Sex and gender are actually different things. Being male does not make one a "man". One is a medical term, the other is a social construct. Think about all the things that we as a culture have wrapped up in what it means to be "a man" or "a woman" and about zero percent of it includes what you have between your legs. I am a male who happens to be a woman. That means I think, feel, act, walk, and speak like a woman but I have a penis. I always have and always will. I do take hormones and have a very female body, though I don't feel it is necessary to have surgery to be a "complete" woman. That seems a bit medieval or draconian to me. I didn't transition to female to get men either, I had no attraction to men until I chose to give them a try about 11 years after my transition to female.

It does seem that the primary issue most people get hung up on is transfolk in public restrooms. That is a pretty ridiculous issue. If women are worried about having a transsexual woman in the women's room it is entirely based on their concern that they may be sexually molested or oggled. The same women probably give no thought to the fact that there are lesbians in the ladies' room all the time. The fact is that most transgendered women are not attracted to women, they are attracted to men.

I have not used a men's room in South Florida since my transition in 2000. If I were to do so I am sure it would create an issue and likely put me at personal risk. If a transman (Female to Male) were to use the women's room I am sure he would have lots of trouble as well. Basically a person should stick to the restroom that matches the gender that others would perceive them to have. In the case of a crossdresser who is clearly a man crossdressed that means the men's room is probably appropriate.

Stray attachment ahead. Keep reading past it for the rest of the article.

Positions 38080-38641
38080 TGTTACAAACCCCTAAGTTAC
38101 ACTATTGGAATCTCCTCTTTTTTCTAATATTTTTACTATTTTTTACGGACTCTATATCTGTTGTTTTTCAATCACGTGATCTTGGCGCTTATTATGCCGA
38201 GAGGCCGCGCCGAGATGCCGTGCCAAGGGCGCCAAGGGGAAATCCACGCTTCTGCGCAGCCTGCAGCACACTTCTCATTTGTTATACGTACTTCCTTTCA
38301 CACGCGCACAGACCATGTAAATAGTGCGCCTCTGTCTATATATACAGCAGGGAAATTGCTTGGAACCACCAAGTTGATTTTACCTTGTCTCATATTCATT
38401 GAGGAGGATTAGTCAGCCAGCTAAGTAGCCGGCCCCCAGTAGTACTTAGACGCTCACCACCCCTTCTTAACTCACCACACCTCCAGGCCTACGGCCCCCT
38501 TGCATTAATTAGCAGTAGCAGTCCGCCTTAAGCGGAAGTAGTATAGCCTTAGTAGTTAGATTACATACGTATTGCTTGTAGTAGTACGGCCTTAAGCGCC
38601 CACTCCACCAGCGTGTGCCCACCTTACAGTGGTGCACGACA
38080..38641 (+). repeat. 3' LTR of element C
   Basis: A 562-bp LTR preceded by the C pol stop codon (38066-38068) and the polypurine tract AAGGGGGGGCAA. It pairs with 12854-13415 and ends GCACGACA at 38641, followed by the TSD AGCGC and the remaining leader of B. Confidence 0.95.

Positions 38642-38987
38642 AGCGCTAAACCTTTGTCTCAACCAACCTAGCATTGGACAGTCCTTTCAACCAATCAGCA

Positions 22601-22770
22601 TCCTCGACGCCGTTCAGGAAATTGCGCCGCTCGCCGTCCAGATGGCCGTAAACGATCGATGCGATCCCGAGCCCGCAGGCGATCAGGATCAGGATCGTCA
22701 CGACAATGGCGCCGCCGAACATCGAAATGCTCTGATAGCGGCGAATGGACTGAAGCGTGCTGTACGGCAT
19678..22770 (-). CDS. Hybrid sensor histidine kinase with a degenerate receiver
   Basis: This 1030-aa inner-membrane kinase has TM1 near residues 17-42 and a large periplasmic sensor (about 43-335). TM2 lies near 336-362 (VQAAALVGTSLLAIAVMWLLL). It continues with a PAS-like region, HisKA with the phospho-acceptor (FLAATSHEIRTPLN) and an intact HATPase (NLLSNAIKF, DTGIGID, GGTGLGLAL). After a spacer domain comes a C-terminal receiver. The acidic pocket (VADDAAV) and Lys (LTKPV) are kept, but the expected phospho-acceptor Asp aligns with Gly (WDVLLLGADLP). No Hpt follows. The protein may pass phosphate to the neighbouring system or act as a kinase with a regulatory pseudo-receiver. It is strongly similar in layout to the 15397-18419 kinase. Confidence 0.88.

Now in regards to those who talk about accepting my "lifestyle" I am really curious what is means to have a "transsexual lifestyle" That sounds exotic and cool. Not at all like my life. I just work a day job like everyone else. Actually one of my dear friends is a conservative Christian woman I work with. We compared notes and she and I live pretty much the same "lifestyle" other than that I don't go to church every Sunday like she does. In the past I did teach Sunday School for over 10 years though.

In short, the haters position is "because you might make me feel awkward for a few seconds you are not allowed to be who you wish to be"

Sounds pretty inconsiderate if not un-American indeed.

p.s. For the record, the ad that the Christian Coalition emailed out on this topic recently was highly offensive. In it, the graphic depicts that basically all transgendered women are bearded, crossdressed men and are pedophiles just waiting to rape your preteen daughter. Perhaps I should rework the ad and put a priest and a little boy in their place and send it to them so thay can appreciate how it feels to have their entire class of people condemned as pedophiles.

By the way, to Samantha, you express concern that a person may get assaulted or killed for being a homophobe. That is of course possible though it would be highly unusual.

In converse, it is more than possible for someone to be killed, beaten, harassed, denied employment or housing, and many other things for being transgendered.

It happens all the time and is precisely why there should be protection.

As a member of a minority group that has suffered and will continue to suffer oppression and unfair discrimination I find it astounding that you can be so insensitive.

Your argument is akin to saying that rape victims shouldn't be allowed to ask for protection from rapists because some militant rape victim might go kill a rapist.